Within the confines of American power, the puzzle cannot be solved, but some possibilities open up if we enlarge the sphere to the full Eurasian chessboard. Every measure the US might adopt to strengthen Russia as an independent pole in Eurasia could be used by the Kremlin against its unwitting benefactor, but that should not be a reason to keep Russia isolated. The United States may feel that Putin’s Russia is an abomination. It may want to limit its engagement with the Kremlin. But it should not close Russia’s door to the West, to Europe and Turkey, leaving it entirely dependent on China. The goal is to find a place for Russia in the Eurasian balance of power—an independent pole between Europe and Asia—while preserving the ability to keep it in check and, when necessary, force it to respect that balance.
As for India and Japan, the strategic goal should be clear: to allow the two countries to grow more confident and outward looking, capable of marshaling their abundant resources to play an active global role. And why should the US fear or regret such an outcome? To keep them inside its chain of command, useful only when acting under US leadership, is profoundly self-defeating from the point of view of long-term American interests. Only as fully sovereign and autonomous actors can India and Japan contribute to a lasting balance of power in Eurasia.
The World as Literature
Were all these steps to be adopted and a coherent strategy developed, the United States would slowly emerge as a great balancer. Its role would remind one of the role played by Great Britain in 19th-century Europe: with one foot in the continent and the other one outside, perpetually balancing every European power against each other, determined to avoid a future where Europe fell under the domination of a single power. Its strategists knew that Great Britain would remain more powerful than each of the individual European states, but inferior to their combined strength.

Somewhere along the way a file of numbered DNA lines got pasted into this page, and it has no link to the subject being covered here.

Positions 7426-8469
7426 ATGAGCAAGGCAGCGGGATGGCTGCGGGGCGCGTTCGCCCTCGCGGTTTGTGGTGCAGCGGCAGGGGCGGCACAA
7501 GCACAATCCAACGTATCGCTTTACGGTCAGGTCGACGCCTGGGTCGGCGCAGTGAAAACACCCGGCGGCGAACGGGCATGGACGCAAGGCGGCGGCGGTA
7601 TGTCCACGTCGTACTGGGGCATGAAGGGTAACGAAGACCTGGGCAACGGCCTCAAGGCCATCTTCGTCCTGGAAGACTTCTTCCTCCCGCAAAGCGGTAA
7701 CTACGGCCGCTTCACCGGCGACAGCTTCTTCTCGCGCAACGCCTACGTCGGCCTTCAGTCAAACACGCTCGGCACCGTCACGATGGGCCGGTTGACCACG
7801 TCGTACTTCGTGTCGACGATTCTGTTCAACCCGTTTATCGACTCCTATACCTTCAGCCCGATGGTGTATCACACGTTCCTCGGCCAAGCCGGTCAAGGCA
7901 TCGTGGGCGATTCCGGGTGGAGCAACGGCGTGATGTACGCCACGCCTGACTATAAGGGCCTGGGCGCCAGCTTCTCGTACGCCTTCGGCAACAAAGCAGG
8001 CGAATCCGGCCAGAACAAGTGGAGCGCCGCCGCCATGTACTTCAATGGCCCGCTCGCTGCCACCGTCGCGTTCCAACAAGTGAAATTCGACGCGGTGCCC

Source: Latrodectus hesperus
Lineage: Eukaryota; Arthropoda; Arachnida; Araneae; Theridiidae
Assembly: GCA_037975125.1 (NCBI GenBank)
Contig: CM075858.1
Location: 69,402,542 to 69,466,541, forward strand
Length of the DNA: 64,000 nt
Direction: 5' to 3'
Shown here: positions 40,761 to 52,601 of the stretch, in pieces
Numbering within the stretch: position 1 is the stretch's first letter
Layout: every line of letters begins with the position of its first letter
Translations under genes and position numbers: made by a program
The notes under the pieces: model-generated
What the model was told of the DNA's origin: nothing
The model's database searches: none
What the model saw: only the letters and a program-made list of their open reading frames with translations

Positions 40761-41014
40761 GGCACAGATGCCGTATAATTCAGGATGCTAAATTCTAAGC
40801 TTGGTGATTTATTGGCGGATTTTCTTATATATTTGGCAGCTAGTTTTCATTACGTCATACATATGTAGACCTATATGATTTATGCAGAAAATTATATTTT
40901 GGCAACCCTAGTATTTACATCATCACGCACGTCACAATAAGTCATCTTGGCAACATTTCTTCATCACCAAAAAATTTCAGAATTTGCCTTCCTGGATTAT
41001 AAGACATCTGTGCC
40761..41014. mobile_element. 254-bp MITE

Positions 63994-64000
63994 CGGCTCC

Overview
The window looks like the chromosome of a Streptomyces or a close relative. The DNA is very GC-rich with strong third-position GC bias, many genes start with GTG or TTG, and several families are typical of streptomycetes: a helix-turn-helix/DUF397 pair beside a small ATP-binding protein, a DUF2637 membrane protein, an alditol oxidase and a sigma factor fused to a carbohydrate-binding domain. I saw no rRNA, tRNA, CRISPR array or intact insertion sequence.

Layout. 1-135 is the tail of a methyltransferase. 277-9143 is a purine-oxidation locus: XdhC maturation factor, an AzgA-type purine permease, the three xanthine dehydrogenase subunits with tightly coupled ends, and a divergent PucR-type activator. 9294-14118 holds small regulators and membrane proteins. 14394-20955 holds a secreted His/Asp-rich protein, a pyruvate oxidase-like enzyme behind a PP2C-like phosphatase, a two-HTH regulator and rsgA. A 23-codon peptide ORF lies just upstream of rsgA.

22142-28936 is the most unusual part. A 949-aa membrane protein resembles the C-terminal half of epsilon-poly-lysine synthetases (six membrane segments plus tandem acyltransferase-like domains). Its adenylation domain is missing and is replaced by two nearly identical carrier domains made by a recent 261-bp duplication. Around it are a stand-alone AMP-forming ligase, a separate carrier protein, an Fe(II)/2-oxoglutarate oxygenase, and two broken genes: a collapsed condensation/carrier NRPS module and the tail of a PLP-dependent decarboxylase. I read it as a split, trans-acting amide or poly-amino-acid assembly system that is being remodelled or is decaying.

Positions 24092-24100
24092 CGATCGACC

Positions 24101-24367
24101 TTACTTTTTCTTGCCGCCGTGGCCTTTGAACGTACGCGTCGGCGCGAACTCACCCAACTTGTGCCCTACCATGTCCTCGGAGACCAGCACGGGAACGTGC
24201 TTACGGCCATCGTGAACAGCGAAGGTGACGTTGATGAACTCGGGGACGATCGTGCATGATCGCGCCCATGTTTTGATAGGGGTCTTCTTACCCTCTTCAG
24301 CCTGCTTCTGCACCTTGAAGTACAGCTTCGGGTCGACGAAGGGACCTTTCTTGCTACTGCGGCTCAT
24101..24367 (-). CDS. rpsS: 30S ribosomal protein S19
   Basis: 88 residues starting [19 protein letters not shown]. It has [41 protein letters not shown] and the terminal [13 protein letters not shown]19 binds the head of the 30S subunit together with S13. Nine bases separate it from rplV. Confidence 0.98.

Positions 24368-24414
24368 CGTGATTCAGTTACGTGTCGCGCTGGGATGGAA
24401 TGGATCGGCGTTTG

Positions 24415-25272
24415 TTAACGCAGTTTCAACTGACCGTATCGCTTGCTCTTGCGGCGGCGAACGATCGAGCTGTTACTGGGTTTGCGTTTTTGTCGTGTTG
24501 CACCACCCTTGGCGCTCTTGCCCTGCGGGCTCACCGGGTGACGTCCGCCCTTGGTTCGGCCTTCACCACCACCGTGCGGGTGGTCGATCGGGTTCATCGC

The US must become in relation to the Eurasian supercontinent what Great Britain was in relation to Europe, but with a number of important revisions. First, the new version of Britain’s splendid isolation—the ability to influence the Eurasian chessboard while remaining sheltered from its affairs—will not come naturally, or in a fit of absentmindedness. The US will not be able to rely on its insular geography and control of the seas. Borders are more diffuse, and technology has eliminated distance to a great extent, so a form of forward deployment has become necessary, if only to preempt terrorist threats and face cyberattacks and nuclear-armed rogue states.
Second, the US does not have a ready-made world of competing great powers at its disposal. The trend is to return to such a world—the building blocks are available—but some construction work is still necessary. More than a great balancer, America must become a great creator. China has to be cut down to size—a hard-edged negotiation on the terms of trade and the temporary imposition of tariffs may well prove necessary—and other pieces must be built up if an equilibrium is to be the final product. But is this such a great transformation in terms of general psychology? The United States already regards the future of the world order as a great narrative whose main plot lines are written in Washington. What I am advocating is to replace the epic with the novel: world history is not coming to an end, and it does not follow a single line of development. It is open-ended and polyphonic. It contains multitudes. Every character and way of life can find its place in the great narrative.
The chief characteristic of the modern novel is the plurality of consciousnesses, with equal rights and each with its own perspective, the organized coexistence and interaction of spiritual diversity, not stages in the evolution of a unified spirit. The narrator should not pick sides, and that is why the narrator and not the characters are ultimately in control. For America, the age of nation building is over. The age of world building has begun.